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A CurtainUp Review
by David Avery
The play follows the attempt of Ben (Hal Linden), a widower and a "watered-down Jew," to learn enough Hebrew and Judaic culture to have a Bar Mitzvah. Having never really explored his culture or religion, he now aims to catch up. He begins lessons with Ruth (Mare Winningham), an ex-rabbi with severe social impairments. When she learns that the lessons are for his Bar Mitzvah she initially balks and refuses to help him, but his persistence persuades her to reluctantly assist him.
The play's action takes place exclusively in Ruth's apartment, and the first thing the audience is struck by is Laurence Bennett's spare and utilitarian set. It has little in the way of personality or style, and purposefully so as Ruth has closeted herself away from the world in a kind of prison. She is a woman who speaks several languages and can translate them on command, yet now works (badly as the play reveals) as a waitress. She is divorced, has trouble sleeping, and chain smokes.
Ben, on the other hand, is a lively senior who jogs, has a successful business, a wonderful family, and in his twilight years wants to know more of his heritage. Another local rabbi recommended her to him, for reasons she claims she can't fathom (the audience has a good idea why, though). Ruth finds Ben's exuberance for life continually annoying. What we have are two characters couldn't be more dissimilar: An aged, outgoing eager to learn male and a young, bitter, private woman that wishes to recant her former piety.
Hal Linden and Mare Winningham completely inhabit their roles. They interact immediately and maintain an easy stage repartee throughout. I can't speak to Winningham's familiarity with Judaism, but her Hebrew sounds amazingly authentic and she is a convincing Judaic scholar. In a nice directing touch by Adam Davidson, each scene begins with a recorded message from Ruth's answering machine that highlights the previous action, or events to come. Most of these messages are from Ben, and Linden's readings are a delight.
Unfortunately, a so-so script offsets many of the production's positive aspects. Nothing especially dramatic or interesting happens. The reasons for Ruth's self-imposed exile bring no surprises, especially since they are telegraphed by some heavy-handed plot points. The conceit of the teacher learning from the student has also been well-covered.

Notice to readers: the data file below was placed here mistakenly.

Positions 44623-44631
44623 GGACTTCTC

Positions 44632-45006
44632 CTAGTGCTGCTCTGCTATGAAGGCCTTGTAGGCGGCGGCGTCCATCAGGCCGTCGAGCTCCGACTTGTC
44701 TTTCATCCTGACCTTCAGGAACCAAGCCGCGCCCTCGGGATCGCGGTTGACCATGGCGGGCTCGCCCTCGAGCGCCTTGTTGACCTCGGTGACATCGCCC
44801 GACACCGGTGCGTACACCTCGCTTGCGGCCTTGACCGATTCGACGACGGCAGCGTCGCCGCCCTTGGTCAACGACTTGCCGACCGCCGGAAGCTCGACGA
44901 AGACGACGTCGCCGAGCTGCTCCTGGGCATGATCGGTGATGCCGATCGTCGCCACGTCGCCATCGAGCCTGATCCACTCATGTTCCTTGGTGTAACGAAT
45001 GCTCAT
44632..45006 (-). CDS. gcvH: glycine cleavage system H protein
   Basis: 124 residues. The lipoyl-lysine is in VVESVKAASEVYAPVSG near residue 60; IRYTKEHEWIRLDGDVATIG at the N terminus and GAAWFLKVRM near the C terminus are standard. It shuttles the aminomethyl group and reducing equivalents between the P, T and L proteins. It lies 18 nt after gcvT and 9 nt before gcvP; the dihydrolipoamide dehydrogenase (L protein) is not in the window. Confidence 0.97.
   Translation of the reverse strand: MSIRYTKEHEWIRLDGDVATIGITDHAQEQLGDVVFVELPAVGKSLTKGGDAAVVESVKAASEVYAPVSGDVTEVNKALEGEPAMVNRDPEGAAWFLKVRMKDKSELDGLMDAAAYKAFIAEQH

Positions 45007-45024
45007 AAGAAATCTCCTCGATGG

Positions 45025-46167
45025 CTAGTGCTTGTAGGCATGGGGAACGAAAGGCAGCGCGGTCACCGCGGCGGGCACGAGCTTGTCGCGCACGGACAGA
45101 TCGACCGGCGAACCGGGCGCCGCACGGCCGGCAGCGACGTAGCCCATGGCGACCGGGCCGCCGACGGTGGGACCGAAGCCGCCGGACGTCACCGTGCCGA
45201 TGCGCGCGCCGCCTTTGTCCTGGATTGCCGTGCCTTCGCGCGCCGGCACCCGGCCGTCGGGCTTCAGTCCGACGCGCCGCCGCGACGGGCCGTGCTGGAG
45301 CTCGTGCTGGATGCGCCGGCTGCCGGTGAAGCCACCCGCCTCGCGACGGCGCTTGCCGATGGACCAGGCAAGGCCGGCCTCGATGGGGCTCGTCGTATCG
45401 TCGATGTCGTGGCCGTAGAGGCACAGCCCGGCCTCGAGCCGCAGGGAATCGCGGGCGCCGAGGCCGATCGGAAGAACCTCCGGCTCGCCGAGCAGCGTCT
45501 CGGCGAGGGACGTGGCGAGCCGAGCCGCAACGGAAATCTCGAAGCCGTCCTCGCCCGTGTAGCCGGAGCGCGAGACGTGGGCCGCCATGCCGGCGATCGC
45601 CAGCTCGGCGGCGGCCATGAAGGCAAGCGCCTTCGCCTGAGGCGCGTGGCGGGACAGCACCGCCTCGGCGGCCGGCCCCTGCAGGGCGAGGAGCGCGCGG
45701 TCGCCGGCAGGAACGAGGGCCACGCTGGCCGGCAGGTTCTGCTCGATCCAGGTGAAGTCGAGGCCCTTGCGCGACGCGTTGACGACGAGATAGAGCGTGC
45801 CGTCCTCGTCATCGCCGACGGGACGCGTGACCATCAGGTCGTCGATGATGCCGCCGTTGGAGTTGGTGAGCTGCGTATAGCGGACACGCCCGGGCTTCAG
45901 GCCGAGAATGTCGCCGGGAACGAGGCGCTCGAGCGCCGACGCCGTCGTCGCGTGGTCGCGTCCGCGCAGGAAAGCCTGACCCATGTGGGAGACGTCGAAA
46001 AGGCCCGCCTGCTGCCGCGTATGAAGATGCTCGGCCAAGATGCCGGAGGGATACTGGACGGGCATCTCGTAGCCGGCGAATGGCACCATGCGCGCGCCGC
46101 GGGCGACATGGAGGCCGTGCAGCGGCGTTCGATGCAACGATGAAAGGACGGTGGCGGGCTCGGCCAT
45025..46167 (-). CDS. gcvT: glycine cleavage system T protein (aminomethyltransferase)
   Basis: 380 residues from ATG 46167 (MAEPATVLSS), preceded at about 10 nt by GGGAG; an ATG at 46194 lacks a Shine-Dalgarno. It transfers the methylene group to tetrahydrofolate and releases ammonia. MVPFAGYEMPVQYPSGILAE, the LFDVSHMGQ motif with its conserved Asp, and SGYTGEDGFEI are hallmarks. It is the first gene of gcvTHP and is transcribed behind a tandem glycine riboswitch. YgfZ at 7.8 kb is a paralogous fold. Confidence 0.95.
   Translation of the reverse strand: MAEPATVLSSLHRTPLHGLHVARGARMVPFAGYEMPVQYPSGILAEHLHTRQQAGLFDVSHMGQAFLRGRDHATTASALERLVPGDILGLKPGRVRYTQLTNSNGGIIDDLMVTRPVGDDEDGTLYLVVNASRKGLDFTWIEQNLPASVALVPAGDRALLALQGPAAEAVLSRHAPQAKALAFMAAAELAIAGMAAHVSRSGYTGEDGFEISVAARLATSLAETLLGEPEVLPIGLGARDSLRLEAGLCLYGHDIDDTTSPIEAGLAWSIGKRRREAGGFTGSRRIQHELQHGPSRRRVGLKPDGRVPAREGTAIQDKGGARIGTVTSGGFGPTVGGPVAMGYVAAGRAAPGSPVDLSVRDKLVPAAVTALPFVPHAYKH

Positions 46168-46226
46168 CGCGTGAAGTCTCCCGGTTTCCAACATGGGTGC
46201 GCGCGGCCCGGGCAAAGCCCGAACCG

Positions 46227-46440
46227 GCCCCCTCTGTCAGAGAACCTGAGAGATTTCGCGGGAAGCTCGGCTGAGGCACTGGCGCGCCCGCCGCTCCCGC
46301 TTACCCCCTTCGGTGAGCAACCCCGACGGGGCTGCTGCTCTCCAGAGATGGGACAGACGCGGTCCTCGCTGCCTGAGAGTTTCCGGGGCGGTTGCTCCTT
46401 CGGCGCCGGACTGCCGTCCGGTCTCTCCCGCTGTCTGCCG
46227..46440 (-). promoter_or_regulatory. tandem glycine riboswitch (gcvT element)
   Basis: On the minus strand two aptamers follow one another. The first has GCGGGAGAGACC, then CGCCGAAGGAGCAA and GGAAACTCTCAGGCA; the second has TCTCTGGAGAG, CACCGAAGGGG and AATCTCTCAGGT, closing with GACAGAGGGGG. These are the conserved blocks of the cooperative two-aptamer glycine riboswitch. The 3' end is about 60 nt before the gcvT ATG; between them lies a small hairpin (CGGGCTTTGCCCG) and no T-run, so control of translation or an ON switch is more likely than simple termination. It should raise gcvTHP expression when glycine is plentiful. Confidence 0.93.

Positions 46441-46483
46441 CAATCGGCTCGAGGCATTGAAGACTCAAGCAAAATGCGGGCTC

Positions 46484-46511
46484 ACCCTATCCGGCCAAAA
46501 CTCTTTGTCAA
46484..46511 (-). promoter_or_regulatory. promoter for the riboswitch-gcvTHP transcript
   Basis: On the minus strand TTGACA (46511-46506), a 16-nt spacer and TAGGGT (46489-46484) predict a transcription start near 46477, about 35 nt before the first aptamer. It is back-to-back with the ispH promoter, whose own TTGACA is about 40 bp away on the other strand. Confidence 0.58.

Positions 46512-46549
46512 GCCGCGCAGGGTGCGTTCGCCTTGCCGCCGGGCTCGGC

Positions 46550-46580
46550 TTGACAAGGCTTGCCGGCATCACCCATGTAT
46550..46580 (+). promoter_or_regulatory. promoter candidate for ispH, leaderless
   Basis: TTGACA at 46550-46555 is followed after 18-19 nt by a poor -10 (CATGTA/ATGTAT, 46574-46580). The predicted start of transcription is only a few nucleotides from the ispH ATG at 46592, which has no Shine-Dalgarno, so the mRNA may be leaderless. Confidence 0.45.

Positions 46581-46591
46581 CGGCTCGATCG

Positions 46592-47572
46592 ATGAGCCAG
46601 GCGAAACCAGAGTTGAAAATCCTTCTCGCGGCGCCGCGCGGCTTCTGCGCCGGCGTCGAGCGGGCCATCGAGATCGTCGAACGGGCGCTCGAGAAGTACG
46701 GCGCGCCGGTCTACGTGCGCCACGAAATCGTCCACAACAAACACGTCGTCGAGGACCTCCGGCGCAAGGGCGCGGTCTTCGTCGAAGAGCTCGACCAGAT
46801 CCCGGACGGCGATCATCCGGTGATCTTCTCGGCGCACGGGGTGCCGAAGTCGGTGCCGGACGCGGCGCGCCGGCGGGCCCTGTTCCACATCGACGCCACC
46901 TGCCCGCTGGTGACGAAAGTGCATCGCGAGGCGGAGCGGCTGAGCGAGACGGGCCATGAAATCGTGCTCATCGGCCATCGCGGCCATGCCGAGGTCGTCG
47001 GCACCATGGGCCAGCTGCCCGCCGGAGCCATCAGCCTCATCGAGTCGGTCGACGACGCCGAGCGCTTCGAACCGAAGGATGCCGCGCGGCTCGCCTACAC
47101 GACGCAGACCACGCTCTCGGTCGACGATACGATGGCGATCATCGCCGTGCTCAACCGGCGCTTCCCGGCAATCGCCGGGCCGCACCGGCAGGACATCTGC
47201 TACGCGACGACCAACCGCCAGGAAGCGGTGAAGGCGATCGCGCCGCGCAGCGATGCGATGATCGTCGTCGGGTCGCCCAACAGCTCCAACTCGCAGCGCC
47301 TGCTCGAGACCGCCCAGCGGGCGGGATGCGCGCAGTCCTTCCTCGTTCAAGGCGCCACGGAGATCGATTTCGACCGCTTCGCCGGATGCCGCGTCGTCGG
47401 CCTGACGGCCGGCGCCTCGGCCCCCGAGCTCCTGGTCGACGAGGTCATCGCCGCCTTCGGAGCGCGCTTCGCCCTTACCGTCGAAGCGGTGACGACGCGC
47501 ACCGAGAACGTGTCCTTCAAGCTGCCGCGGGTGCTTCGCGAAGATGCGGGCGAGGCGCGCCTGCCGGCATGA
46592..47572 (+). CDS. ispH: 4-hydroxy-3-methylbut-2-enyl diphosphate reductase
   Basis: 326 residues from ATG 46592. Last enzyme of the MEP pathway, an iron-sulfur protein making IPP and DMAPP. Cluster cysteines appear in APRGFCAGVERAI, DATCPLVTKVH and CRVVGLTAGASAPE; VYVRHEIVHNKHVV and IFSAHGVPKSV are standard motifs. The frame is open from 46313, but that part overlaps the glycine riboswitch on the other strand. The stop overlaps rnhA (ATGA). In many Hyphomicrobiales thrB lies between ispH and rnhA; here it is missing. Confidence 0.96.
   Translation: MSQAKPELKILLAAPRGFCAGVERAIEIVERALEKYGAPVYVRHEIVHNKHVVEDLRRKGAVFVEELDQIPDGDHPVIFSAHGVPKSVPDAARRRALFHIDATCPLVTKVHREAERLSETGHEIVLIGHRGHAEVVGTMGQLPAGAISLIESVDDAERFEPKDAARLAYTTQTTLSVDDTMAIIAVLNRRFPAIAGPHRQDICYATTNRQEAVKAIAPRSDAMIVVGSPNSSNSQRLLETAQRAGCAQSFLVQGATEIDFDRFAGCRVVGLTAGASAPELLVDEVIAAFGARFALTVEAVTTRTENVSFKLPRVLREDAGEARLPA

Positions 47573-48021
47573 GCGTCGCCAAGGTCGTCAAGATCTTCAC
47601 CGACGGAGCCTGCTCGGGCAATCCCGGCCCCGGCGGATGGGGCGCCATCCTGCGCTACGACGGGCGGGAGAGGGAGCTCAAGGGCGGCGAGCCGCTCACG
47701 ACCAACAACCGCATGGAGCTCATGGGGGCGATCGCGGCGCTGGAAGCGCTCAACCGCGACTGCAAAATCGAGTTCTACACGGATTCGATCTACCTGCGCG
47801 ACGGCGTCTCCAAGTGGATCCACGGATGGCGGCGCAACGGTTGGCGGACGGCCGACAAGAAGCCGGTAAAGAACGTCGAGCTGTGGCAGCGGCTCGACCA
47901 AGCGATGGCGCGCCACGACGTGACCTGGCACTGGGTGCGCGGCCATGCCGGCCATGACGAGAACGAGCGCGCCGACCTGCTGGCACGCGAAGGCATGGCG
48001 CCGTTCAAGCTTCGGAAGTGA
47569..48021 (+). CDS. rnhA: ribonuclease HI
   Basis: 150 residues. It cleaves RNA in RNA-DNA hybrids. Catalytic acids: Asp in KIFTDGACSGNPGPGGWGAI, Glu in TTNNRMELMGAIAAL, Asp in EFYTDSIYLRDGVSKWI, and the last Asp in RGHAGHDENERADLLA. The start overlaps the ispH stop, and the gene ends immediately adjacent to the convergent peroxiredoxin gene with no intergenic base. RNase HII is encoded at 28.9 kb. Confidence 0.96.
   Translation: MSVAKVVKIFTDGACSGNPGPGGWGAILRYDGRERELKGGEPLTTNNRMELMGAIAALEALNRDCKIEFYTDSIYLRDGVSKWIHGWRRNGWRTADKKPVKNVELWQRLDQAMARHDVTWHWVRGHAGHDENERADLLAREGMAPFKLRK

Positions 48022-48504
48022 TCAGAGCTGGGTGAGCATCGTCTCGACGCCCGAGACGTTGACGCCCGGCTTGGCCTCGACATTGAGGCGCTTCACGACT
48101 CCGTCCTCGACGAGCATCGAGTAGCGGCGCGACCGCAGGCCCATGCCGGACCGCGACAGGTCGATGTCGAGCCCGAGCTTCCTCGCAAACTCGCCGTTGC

The play offers a wealth of interesting information for those not familiar with Jewish traditions or the specifics of a Bar Mitzvah. And it is in these details that the play achieves its best moments -- for example the details about Ben's "portion," which turns out to be from Leviticus, requiring him to discuss the proper way to handle lepers.turns out to be from Leviticus. Ruth carefully walks him through the passage, explaining the metaphors that could be divined from it and how the words and ideas could relate to everyday life. Her obvious love of the words and ideas in the Torah conveys a sense of how religion gives a foundation to so many people. We are treated to a glimpse of true devotion. Lessons would have been a more satisfying lesson if Wendy Graf had focused more on such scenes and by-passing the dramatic clichés.
Easy-on-the budget super gift for yourself and your musical loving friends. Tons of gorgeous pictures.
Retold by Tina Packer of Shakespeare & Co.
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At This Theater
Leonard Maltin's 2005 Movie Guide
Ridiculous!The Theatrical Life & Times of Charles Ludlam
6, 500 Comparative Phrases including 800 Shakespearean Metaphors by CurtainUp's editor.
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